Sail again with the crew of the USS Enterprise (CVN-65) Aircraft Carrier in this handcrafted wooden Model. Each piece is carved from wood and handpainted to provide a piece you’ll love.
Length – 36 inches
USS Enterprise (CVN-65), formerly CVA(N)-65, is a decommissioned United States Navy aircraft carrier. She was the first nuclear-powered aircraft carrier and the eighth United States naval vessel to bear the name. Like her predecessor of World War II fame, she is nicknamed “Big E”. At 1,123 feet (342 m), she is the longest naval vessels ever built. Her 93,284-long-ton (94,781 t) displacement ranks her as the 12th-heaviest carrier, after the ten carriers of the Nimitz class and USS Gerald R. Ford. Enterprise had a crew of some 4,600 service members.
The only ship of her class, Enterprise was, at the time of inactivation, the third-oldest commissioned vessel in the United States Navy after the wooden-hulled USS Constitution and USS Pueblo. She was inactivated on 1 December 2012, and officially decommissioned on 3 February 2017, after over 55 years of service. She was stricken from the Naval Vessel Register the same day.
The name has been adopted by the future Gerald R. Ford-class aircraft carrier USS Enterprise (CVN-80).
Enterprise was intended as the first of a class of six carriers, but massive increases in construction costs led to the remaining vessels being cancelled. Because of the huge cost of her construction, Enterprise was launched and commissioned without the planned RIM-2 Terrier missile launchers. These were never installed and the ship’s self-defense suite instead consisted of three shorter-range RIM-7 Sea Sparrow, Basic Point Defense Missile System (BPDMS) launchers.
Later upgrades added two NATO Sea Sparrow (NSSM) and three Mk 15 Phalanx CIWS gun mounts. One CIWS mount was later removed and two 21-cell RIM-116 Rolling Airframe Missile launchers were added.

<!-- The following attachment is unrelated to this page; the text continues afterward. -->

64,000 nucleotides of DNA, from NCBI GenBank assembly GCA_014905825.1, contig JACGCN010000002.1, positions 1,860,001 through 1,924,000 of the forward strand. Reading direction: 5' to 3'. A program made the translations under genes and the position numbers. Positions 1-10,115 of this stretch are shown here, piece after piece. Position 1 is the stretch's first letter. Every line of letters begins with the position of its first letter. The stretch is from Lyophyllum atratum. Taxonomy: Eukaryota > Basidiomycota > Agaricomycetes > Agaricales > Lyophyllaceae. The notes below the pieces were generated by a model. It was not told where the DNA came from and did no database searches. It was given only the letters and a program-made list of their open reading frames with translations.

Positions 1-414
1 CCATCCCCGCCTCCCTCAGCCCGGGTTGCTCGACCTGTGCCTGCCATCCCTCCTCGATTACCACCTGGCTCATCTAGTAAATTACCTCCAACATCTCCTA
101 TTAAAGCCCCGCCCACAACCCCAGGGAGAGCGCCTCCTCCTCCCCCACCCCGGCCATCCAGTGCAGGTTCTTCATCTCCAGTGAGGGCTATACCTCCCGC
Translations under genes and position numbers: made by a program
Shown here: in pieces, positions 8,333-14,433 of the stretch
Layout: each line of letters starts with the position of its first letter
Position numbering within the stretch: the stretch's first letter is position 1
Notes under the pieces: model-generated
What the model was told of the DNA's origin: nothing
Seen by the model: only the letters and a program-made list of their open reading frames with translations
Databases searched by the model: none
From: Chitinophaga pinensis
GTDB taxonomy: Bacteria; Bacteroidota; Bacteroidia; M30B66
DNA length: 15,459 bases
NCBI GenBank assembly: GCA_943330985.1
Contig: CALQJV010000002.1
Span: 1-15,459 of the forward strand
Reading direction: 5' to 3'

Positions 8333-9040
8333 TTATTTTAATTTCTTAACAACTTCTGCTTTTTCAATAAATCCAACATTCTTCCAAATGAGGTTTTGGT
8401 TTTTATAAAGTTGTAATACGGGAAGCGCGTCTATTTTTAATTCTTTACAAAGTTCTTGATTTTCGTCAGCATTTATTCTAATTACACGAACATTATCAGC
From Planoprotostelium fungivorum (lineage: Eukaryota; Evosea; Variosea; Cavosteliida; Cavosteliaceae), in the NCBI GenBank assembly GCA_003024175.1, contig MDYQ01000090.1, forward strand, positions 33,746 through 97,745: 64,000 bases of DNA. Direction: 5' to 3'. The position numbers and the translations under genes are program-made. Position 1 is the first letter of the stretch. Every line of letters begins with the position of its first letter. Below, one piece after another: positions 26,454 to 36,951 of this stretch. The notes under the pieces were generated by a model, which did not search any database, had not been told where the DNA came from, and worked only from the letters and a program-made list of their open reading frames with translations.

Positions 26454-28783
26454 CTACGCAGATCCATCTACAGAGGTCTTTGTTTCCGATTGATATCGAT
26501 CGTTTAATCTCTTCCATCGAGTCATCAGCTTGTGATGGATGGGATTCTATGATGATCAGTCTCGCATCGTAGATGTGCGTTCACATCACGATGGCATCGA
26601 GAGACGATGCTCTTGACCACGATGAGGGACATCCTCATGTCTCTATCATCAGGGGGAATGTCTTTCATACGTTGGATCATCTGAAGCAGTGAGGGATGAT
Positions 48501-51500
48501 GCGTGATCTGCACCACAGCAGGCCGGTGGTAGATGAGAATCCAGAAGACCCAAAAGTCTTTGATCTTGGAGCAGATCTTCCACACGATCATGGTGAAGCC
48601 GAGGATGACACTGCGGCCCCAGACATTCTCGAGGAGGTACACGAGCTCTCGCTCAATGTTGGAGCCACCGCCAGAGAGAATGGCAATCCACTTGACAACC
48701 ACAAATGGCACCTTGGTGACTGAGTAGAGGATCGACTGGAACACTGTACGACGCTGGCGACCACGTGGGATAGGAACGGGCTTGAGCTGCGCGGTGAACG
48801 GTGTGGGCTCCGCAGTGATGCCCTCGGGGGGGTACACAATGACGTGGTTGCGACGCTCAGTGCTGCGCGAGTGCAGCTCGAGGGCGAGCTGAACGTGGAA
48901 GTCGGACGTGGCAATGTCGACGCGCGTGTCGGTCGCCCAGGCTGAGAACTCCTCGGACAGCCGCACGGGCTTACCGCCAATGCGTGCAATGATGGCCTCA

Enterprise is also the only aircraft carrier to house more than two nuclear reactors, having an eight-reactor propulsion design, with each A2W reactor taking the place of one of the conventional boilers in earlier constructions. She is the only carrier with four rudders, two more than other classes, and features a more cruiser-like hull.
Enterprise also had a phased array radar system known as SCANFAR. SCANFAR was intended to be better at tracking multiple airborne targets than conventional rotating antenna radars. SCANFAR consisted of two radars, the AN/SPS-32 and the AN/SPS-33. The AN/SPS-32 was a long-range air search and target acquisition radar developed by Hughes for the U.S. Navy. The AN/SPS-32 operated together with the AN/SPS-33, which was the square array used for 3D tracking, into one system. It was installed on only two vessels, Enterprise and the cruiser USS Long Beach, placing a massive power drain on the ship’s electric system.
The technology of the AN/SPS-32 was based on vacuum tubes and the system required constant repairs. The SPS-32 was a phased array radar which had a range of 400 nautical miles against large targets, and 200 nautical miles against small, fighter-size targets. These early phased arrays, replaced around 1980, were responsible for the distinctive square-looking island.
The AN/SPS-32 and AN/SPS-33 radars, while ahead of their time, suffered from issues relating to electrical beam steering mechanism and were not pursued in further ship classes. While they are considered to be an early form of “phased array” radar, it would take the later technology of the Aegis phased array AN/SPY-1 with its electronically controlled beam steering to make phased array radars both reliable and practical for the USN. The dome above the SCANFAR contained the unique electronic warfare suite, the Andrew Alford AA-8200 dipole antennas (which never acquired a military designation). The system consisted of six rows of antennae encircling the dome. The antennae in the upper two rows were encased in piping radomes as they were small and fragile.
Commissioning and trials
In 1958, Enterprise’s keel was laid at Newport News Shipbuilding and Drydock Company in Shipway 11. On 24 September 1960, the ship was launched, sponsored by Mrs. W. B. Franke, wife of the former Secretary of the Navy. On 25 November 1961, Enterprise was commissioned, with Captain Vincent P. de Poix, formerly of Fighting Squadron 6 on her predecessor, in command. On 12 January 1962, the ship made her maiden voyage starting an extensive shakedown cruise and a lengthy series of tests and training exercises designed to determine the full capabilities of the nuclear powered super carrier. On 20 February 1962, Enterprise was a tracking and measuring station for the flight of Friendship 7, the Project Mercury space capsule in which Lieutenant Colonel John H. Glenn, Jr. made the first American orbital spaceflight. Enterprise completed shakedown activities at Naval Station Norfolk on 5 April 1961.